By Edith Sangueza, J.D. ’18
Seen from the outside, the Port Isabel Detention Center (PIDC) is a cheerful coral color, with an asymmetrical glass front. Palm trees and bougainvillea flowers line the well-kept grounds. A short distance away, spring breakers enjoy the beaches and beers on South Padre Island.
On the inside, though, the detention center is chilly, sterile, and unmistakably prison-like. To the more than one thousand people detained inside, it might as well be prison. Detainees, often fleeing extreme violence in their home countries in Central America, eastern Africa, and South Asia, have no right to counsel in navigating the U.S.’s byzantine immigration laws. ProBAR, a legal aid organization based in nearby Harlingen, steps in to fill the gaps, helping detainees prepare for their cases. Because of strictures from its funding model, ProBAR chiefly provides legal education and helps people prepare their applications so they are better prepared to represent themselves pro se.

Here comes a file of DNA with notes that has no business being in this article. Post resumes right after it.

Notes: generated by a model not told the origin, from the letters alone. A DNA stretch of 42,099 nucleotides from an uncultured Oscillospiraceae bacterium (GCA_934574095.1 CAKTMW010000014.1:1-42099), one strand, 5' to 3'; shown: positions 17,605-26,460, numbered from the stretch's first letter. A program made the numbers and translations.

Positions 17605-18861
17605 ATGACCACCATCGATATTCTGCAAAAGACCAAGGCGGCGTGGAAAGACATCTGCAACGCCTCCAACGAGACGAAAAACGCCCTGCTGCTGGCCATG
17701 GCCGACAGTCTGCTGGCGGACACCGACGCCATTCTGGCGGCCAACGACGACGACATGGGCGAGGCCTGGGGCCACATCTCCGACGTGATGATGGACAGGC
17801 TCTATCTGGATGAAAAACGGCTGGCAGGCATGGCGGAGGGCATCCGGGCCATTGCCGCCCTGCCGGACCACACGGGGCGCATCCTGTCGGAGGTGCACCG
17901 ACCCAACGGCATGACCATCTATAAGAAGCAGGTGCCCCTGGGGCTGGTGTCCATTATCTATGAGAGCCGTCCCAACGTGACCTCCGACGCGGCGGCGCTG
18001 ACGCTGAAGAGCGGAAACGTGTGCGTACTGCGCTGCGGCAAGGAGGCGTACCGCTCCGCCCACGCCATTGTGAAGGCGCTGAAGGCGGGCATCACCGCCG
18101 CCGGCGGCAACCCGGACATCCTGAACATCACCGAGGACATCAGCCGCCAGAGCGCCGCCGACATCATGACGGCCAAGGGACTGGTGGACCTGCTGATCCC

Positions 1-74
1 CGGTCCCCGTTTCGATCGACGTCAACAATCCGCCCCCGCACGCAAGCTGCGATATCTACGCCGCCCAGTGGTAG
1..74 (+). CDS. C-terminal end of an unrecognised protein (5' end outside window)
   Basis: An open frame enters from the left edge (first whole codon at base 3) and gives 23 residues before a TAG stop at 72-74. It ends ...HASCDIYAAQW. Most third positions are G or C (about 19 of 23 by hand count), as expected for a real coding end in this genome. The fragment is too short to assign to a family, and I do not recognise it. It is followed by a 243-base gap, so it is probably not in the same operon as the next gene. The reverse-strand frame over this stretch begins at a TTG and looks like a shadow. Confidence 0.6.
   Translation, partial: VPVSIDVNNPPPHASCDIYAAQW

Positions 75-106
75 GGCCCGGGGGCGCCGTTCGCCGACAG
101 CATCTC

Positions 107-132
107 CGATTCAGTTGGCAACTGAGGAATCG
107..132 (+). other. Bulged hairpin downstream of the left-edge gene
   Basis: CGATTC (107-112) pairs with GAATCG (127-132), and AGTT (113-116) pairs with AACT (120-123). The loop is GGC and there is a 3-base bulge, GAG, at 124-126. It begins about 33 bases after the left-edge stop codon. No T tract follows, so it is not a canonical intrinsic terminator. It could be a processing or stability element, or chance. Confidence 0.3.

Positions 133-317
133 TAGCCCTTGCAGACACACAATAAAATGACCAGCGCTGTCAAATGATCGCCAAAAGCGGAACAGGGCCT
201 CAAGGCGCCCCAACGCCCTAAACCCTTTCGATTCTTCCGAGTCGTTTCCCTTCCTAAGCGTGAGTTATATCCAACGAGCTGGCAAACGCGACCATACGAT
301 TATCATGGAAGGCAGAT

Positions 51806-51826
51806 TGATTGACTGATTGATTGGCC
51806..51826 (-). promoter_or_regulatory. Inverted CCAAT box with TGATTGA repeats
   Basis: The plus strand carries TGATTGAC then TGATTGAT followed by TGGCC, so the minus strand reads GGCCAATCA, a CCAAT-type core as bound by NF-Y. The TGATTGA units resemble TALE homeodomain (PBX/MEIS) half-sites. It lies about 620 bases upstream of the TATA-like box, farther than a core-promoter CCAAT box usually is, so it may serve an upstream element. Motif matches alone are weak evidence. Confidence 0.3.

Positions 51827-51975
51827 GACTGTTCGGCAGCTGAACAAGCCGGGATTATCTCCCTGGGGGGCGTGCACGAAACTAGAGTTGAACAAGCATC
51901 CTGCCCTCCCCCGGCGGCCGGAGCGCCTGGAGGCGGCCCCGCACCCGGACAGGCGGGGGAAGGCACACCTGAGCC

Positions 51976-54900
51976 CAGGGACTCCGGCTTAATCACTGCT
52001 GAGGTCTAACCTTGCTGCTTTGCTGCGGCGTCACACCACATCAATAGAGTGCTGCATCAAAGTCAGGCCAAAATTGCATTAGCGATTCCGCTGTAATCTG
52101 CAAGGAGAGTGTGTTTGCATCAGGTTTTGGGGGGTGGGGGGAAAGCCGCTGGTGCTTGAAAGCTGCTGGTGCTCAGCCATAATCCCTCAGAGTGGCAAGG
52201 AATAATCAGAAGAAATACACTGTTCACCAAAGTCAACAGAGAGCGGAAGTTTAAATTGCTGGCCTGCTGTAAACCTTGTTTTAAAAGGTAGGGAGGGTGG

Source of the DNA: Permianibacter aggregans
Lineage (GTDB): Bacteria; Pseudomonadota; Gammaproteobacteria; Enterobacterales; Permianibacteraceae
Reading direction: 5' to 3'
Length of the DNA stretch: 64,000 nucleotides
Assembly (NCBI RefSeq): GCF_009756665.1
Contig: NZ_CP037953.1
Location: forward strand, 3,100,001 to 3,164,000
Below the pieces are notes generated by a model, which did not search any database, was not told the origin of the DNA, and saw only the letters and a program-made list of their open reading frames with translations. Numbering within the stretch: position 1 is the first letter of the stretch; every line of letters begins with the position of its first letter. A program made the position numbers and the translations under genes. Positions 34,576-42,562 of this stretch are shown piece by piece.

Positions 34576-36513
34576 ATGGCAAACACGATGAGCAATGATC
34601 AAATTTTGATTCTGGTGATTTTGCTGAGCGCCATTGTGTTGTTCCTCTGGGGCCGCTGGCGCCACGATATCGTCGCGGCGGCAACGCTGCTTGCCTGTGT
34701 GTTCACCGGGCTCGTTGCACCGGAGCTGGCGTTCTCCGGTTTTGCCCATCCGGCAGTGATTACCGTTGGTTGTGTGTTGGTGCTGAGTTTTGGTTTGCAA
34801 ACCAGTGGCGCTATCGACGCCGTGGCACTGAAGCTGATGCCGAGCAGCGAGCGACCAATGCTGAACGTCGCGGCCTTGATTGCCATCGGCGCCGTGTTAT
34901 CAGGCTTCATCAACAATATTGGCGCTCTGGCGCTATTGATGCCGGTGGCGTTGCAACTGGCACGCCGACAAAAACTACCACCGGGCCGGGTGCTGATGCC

We arrived at ProBAR on Monday and received a brief orientation from Edgar Gaucín, the office manager, whose own life has spanned the border from Matamoros, Mexico, to Brownsville, TX. Once oriented, we headed out to PIDC where we split up and were able to interview several people seeking asylum. We helped them prepare English-language versions of their I-589 forms, the form potential asylees must prepare in order to apply for either asylum or for withholding of removal. We talked to people with a wide range of ages, experiences, and motivations for leaving their home countries, including some whose past criminal records could be serious obstacles to their asylum applications.
For me, the experience was incredibly valuable as a way to see what the asylum process is like in practice, especially within the expedited removal context. It was also re-centering and motivating as a way to put my legal education into practice.